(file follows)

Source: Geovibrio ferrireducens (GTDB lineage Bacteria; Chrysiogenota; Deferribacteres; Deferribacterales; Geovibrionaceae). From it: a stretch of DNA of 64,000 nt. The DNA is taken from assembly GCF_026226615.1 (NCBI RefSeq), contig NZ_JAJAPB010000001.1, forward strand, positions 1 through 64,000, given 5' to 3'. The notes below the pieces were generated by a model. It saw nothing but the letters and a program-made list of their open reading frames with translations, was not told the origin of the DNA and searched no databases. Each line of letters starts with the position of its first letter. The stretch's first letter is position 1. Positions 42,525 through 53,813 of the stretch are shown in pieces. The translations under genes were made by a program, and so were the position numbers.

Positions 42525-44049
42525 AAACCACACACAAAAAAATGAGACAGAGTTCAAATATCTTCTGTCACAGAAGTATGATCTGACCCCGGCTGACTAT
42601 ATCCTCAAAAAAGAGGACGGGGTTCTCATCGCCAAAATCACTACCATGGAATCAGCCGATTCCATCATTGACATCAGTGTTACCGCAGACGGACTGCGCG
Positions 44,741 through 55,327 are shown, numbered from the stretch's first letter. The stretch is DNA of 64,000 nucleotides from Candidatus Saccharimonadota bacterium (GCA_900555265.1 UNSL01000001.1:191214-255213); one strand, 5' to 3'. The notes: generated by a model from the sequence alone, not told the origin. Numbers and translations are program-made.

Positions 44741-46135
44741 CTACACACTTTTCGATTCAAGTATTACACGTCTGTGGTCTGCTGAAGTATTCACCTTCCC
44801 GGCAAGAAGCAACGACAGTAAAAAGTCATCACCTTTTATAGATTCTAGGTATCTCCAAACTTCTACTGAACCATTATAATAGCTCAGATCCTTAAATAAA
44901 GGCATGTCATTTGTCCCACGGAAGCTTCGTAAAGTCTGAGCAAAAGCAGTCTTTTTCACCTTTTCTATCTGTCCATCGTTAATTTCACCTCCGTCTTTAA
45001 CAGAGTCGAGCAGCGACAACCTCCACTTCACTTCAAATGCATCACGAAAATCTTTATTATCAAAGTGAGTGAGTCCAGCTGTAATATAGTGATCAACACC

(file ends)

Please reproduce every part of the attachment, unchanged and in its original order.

Source: Geovibrio ferrireducens (GTDB lineage Bacteria; Chrysiogenota; Deferribacteres; Deferribacterales; Geovibrionaceae). From it: a stretch of DNA of 64,000 nt. The DNA is taken from assembly GCF_026226615.1 (NCBI RefSeq), contig NZ_JAJAPB010000001.1, forward strand, positions 1 through 64,000, given 5' to 3'. The notes below the pieces were generated by a model. It saw nothing but the letters and a program-made list of their open reading frames with translations, was not told the origin of the DNA and searched no databases. Each line of letters starts with the position of its first letter. The stretch's first letter is position 1. Positions 42,525 through 53,813 of the stretch are shown in pieces. The translations under genes were made by a program, and so were the position numbers.

Positions 42525-44049
42525 AAACCACACACAAAAAAATGAGACAGAGTTCAAATATCTTCTGTCACAGAAGTATGATCTGACCCCGGCTGACTAT
42601 ATCCTCAAAAAAGAGGACGGGGTTCTCATCGCCAAAATCACTACCATGGAATCAGCCGATTCCATCATTGACATCAGTGTTACCGCAGACGGACTGCGCG
Positions 44,741 through 55,327 are shown, numbered from the stretch's first letter. The stretch is DNA of 64,000 nucleotides from Candidatus Saccharimonadota bacterium (GCA_900555265.1 UNSL01000001.1:191214-255213); one strand, 5' to 3'. The notes: generated by a model from the sequence alone, not told the origin. Numbers and translations are program-made.

Positions 44741-46135
44741 CTACACACTTTTCGATTCAAGTATTACACGTCTGTGGTCTGCTGAAGTATTCACCTTCCC
44801 GGCAAGAAGCAACGACAGTAAAAAGTCATCACCTTTTATAGATTCTAGGTATCTCCAAACTTCTACTGAACCATTATAATAGCTCAGATCCTTAAATAAA
44901 GGCATGTCATTTGTCCCACGGAAGCTTCGTAAAGTCTGAGCAAAAGCAGTCTTTTTCACCTTTTCTATCTGTCCATCGTTAATTTCACCTCCGTCTTTAA
45001 CAGAGTCGAGCAGCGACAACCTCCACTTCACTTCAAATGCATCACGAAAATCTTTATTATCAAAGTGAGTGAGTCCAGCTGTAATATAGTGATCAACACC